by Jared Rosenholtz
Cadillac introduced the CTS sedan in the early part of the new millennium as America's first true competitor to the BMW 3 Series and Mercedes C-Class. The CTS was highly successful for Cadillac and eventually grew to 5 Series/E-Class proportions, prompting the need for a smaller sedan called the ATS. As a new decade dawned, Cadillac decided to reinvent its sedan profile once again, replacing both the ATS and CTS with a tweener-sized sedan called the CT5.
Straddling the line between a German compact and midsize sedan, the CT5 arrives powered by a choice of two engines. A standard turbocharged inline four-cylinder engine develops 237 horsepower and 258 lb-ft of torque, competing nicely with the Audi A4, BMW 330i, and Mercedes C300. A larger twin-turbo V6 producing 335 hp and 400 lb-ft of torque is also available, more closely targeting the S4, M340i, and C43 (but with a less sporty flavor). A hotter V model is also available but receives its own separate review. With the CT5, Cadillac looks to improve on the mistakes of the ATS and CTS by improving the interior while retaining the outstanding driving dynamics. To find out if the CT5 is a worthy successor to the ATS and CTS or a true rival for the German compact trio, Cadillac sent us a 2020 CT5 Premium Luxury with AWD to drive for a week.
The CT5 is an all-new model for Cadillac, with no immediate predecessor. However, it does replace the now discontinued ATS and CTS sedans, making use of an updated version of Chevrolet Camaro platform underpinnings called Alpha 2. The standard turbocharged inline-four-cylinder engine under the hood of the CT5 is down on power compared to rivaling base engines, but the optional twin-turbo V6's torque figures outmatch the competition. The CT5 does come with more standard gadgets and safety features than many rivals. It will also feature Cadillac's acclaimed Super Cruise hands-free driver assistance in the 2021 model year.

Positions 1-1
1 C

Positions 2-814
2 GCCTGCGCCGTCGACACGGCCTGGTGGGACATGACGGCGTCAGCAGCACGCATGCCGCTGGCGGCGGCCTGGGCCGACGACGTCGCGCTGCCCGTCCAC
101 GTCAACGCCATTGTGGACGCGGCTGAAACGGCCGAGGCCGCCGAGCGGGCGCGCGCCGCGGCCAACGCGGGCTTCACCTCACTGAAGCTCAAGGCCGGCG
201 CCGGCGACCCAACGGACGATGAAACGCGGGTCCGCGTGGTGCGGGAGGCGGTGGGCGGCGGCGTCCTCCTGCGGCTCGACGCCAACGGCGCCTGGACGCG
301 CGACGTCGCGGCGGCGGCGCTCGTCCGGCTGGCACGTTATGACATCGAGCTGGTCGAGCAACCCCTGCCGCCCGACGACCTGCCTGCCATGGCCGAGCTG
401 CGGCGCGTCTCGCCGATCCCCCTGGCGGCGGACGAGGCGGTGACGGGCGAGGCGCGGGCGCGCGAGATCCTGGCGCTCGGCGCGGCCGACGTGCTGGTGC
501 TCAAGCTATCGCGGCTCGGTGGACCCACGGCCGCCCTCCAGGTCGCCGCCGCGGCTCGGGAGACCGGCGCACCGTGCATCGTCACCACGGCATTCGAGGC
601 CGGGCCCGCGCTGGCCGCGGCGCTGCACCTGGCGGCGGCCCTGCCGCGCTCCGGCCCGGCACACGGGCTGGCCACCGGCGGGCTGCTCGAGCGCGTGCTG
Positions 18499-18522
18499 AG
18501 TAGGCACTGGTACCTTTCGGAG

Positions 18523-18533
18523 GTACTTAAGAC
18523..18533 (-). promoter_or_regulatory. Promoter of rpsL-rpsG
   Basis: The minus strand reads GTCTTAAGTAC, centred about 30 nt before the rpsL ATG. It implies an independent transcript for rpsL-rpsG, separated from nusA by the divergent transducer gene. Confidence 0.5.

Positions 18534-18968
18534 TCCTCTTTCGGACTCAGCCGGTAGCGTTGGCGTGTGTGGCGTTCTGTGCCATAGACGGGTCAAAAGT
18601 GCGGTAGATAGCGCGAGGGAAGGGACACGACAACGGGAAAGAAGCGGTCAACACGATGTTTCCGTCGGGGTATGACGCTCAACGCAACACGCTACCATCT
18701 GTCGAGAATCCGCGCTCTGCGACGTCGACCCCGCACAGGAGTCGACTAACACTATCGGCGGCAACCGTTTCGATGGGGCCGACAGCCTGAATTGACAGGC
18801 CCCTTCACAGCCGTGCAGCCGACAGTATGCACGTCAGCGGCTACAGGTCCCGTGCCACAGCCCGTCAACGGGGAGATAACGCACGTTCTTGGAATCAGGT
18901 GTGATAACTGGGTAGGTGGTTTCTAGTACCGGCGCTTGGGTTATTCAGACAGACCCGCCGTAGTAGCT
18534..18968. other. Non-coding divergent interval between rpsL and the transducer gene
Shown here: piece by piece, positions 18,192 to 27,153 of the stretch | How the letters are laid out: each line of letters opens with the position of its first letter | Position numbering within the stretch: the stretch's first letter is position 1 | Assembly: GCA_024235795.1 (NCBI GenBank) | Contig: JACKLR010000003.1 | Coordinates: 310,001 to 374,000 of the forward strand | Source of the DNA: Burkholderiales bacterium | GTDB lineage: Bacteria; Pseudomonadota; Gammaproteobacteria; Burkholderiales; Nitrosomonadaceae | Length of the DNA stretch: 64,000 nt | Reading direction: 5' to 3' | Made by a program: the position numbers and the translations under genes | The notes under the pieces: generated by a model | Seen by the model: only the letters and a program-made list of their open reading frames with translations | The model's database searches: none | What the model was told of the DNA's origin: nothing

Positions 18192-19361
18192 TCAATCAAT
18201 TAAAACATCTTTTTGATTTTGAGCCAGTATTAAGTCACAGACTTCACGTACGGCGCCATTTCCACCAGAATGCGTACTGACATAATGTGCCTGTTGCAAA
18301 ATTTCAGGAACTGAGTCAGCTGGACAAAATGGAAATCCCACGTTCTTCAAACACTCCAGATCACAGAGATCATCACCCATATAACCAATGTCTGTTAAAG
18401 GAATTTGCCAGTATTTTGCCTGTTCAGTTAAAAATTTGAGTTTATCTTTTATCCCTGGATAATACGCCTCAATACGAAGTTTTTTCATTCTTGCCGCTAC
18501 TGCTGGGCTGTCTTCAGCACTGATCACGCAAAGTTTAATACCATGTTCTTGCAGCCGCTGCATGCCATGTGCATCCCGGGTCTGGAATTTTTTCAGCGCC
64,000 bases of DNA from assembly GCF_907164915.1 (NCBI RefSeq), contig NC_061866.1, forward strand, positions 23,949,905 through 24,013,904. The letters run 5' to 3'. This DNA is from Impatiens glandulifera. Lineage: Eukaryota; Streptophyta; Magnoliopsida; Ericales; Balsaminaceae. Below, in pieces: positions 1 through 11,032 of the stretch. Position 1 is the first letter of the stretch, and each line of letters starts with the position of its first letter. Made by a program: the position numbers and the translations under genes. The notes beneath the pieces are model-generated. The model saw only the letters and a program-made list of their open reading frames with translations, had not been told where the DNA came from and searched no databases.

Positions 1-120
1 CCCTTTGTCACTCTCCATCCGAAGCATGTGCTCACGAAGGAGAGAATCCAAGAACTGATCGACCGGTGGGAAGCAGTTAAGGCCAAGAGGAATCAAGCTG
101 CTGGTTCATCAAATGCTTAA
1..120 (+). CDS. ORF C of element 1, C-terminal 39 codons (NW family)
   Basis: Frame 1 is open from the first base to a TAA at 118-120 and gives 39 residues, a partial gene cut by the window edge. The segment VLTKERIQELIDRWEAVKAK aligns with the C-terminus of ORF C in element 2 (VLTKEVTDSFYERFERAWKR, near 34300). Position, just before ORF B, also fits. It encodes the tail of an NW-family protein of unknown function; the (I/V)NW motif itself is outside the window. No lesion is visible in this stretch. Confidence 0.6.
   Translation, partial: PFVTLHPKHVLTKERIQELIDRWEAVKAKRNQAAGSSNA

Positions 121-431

With a strong legacy to live up to, the CT5 seeks to impress first with its bold new design. To that end, the sedan has opted for a sportback style with a particularly long wheelbase, giving the car an unusual profile that is very much a love-it-or-hate-it ultimatum. The base model rides on 18-inch alloys, with 19-inch variants standard on the Sport trim. LED headlights curve around the angular hood with T-shaped LED taillights bringing up the rear. The front fascia hosts a broad chrome-studded grille, which gets bright-accented elements on the Premium Luxury and an all-black treatment on the Sport. The Sport also gets unique front and rear bumpers and a rear spoiler.
A bit larger than the average compact luxury sedan, the CT5 measures a generous 193.8 inches long with a 116-inch wheelbase. It tries to maintain a relatively sporty profile, though, with an overall height of just 57.2 inches and a width of 74.1 inches. The base sedan weighs in at 3,659 lbs, while the heaviest model adds 26 lbs for a total of 3,685 lbs. Similar sedans like the BMW 3 Series weigh in at a similar level at 3,589 lbs, maxing out at 3,849 lbs.
The color palette for the new CT5 lends heavily from the staple Cadillac range, with Summit White and Black Raven comprising the standard options. For an additional $625, you can choose from the metallic options, which include Satin Steel, Evergreen, Shadow, Wave, Garnet, and Dark Moon. The premium palette consists of Crystal White Tricoat and Red Obsession Tintcoat, each of which will add $1,225 to your bill. The Sport trim cannot be dressed in Dark Moon or Garnet, but it does get exclusive access to Velocity Red, which falls within the $625 premium palette. Our Premium Luxury came finished in Garnet Metallic, which looked a bit frumpy when paired with the base 18-inch silver wheels. We prefer the CT5 in a brighter hue like Red Obsession with darker wheels.
Two engines are available under the hood of the CT5. A base 2.0-liter turbo-four delivers an uninspiring 237 hp and 258 lb-ft to rear- or all-wheel-drive. This lackluster four-banger drives the CT6 up to 60 mph in a sluggish 6.6 seconds (6.9 seconds with AWD), which lags behind the entry-level BMW 3 Series and Audi A4, which make the same sprint in 5.6 seconds. We highly recommend opting for the larger 3.0-liter twin-turbo V6 in the Premium Luxury trim, which pushes the output to a healthy 335 hp and a staggering 400 lb-ft of torque. This torque monster shoves the CT5 to 60 mph in 4.9 seconds, or curiously, 5.1 seconds with AWD.